Maintain a good brushing routine

One of the main ways of protecting your children’s mouth, but often one of the hardest to police, is a regular and thorough brushing regime. You should try to ensure that your children are brushing for a minimum of two minutes, twice a day; once in the morning as soon as they wake up and once again before bedtime. Ensuring that their teeth are brushed regularly is really important in stopping the build-up of harmful plaque. Plaque collects where the tooth meets the gums, so make sure that the bristles of their brush reach this area when brushing. Using a toothpaste which contains fluoride will also help as fluoride strengthens your teeth to give extra protection against decay.

Finding the right brush for your children is also important, as an electric brush can be good, but only if used correctly with the right technique. Change their brush regularly; As soon as the bristles become frayed or worn, around every 2-3 months, you should change the manual brush or electric brush head to ensure a comprehensive clean.

Diet is key

Some of the biggest enemies for our children’s teeth are also the most tempting and enjoyed – fizzy drinks and sugary foods contain high levels of acids, which are the main culprits for dissolving the protective outer surface of our teeth; enamel. This is called erosion, and thins out our teeth, causing damage, decay and making them more sensitive and more likely to chip and sometimes yellowing of the teeth. Sugary foods can be damaging by causing decay, or cavities, in the teeth. By avoiding or limiting the prevalence of sugary food and drink your children consume, can significantly help to stop erosion and sensitivity. .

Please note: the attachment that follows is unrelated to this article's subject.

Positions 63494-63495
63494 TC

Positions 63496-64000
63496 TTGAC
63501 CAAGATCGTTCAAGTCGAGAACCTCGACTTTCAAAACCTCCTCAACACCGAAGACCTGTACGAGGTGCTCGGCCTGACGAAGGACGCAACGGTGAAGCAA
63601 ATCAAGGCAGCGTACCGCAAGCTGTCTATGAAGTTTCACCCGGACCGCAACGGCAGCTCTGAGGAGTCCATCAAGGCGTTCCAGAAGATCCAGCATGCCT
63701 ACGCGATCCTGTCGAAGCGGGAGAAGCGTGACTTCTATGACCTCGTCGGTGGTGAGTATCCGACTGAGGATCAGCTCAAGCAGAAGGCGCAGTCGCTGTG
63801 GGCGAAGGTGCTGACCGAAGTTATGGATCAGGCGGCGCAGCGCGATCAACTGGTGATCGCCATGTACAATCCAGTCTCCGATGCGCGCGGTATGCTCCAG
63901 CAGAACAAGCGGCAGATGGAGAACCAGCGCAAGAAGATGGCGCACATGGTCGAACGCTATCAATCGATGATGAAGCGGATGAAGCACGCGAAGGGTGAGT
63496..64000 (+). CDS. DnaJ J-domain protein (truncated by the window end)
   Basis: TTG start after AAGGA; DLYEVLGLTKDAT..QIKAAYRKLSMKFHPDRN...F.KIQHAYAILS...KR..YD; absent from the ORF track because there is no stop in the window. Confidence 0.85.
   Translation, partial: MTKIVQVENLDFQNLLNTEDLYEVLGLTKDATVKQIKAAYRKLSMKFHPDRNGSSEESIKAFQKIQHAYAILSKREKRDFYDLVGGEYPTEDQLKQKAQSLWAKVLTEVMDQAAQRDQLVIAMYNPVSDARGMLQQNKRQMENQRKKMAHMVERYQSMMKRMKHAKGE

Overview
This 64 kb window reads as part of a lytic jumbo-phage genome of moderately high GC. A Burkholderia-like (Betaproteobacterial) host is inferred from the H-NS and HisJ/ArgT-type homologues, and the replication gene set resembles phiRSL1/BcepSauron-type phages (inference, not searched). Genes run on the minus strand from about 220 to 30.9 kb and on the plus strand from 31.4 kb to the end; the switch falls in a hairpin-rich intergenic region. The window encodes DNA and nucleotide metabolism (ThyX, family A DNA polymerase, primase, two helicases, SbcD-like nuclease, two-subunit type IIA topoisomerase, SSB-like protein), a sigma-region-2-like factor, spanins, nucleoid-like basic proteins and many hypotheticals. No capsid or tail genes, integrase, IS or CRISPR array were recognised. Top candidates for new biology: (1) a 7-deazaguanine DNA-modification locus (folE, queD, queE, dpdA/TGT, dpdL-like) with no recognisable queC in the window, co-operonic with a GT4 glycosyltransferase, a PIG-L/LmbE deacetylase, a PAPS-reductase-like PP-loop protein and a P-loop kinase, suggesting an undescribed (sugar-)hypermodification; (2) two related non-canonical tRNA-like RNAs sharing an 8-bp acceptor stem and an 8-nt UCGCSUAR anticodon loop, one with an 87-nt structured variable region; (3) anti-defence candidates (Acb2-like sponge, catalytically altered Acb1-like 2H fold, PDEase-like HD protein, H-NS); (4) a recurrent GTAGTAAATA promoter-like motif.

Milk teeth are still important

It’s a common misconception that milk teeth don’t need as much attention as they eventually fall out and make way for adult teeth. Whilst it is true that they fall out, they serve as the base a guide and space holder for the adult teeth to push through, or ‘erupt’. If milk teeth aren’t taken care of and fall out too early, or in worse cases, have to be removed, this can cause alignment issues and increase the chances of requiring orthodontic treatment. It’s not just about cavity prevention.

Maintain a routine

Routine is key to promoting good habits and good oral health, so try to encourage regular dentist visits and developing good food and brushing habits from a young age. If you have any questions concerns about how you can encourage good oral hygiene for your children, our friendly team at Abbey Mead Dental & Implant Clinic are here to help. Call us on 01822 611121 for more information and keep an eye out for more helpful information on children’s hygiene at our ‘children’s hygiene hub’.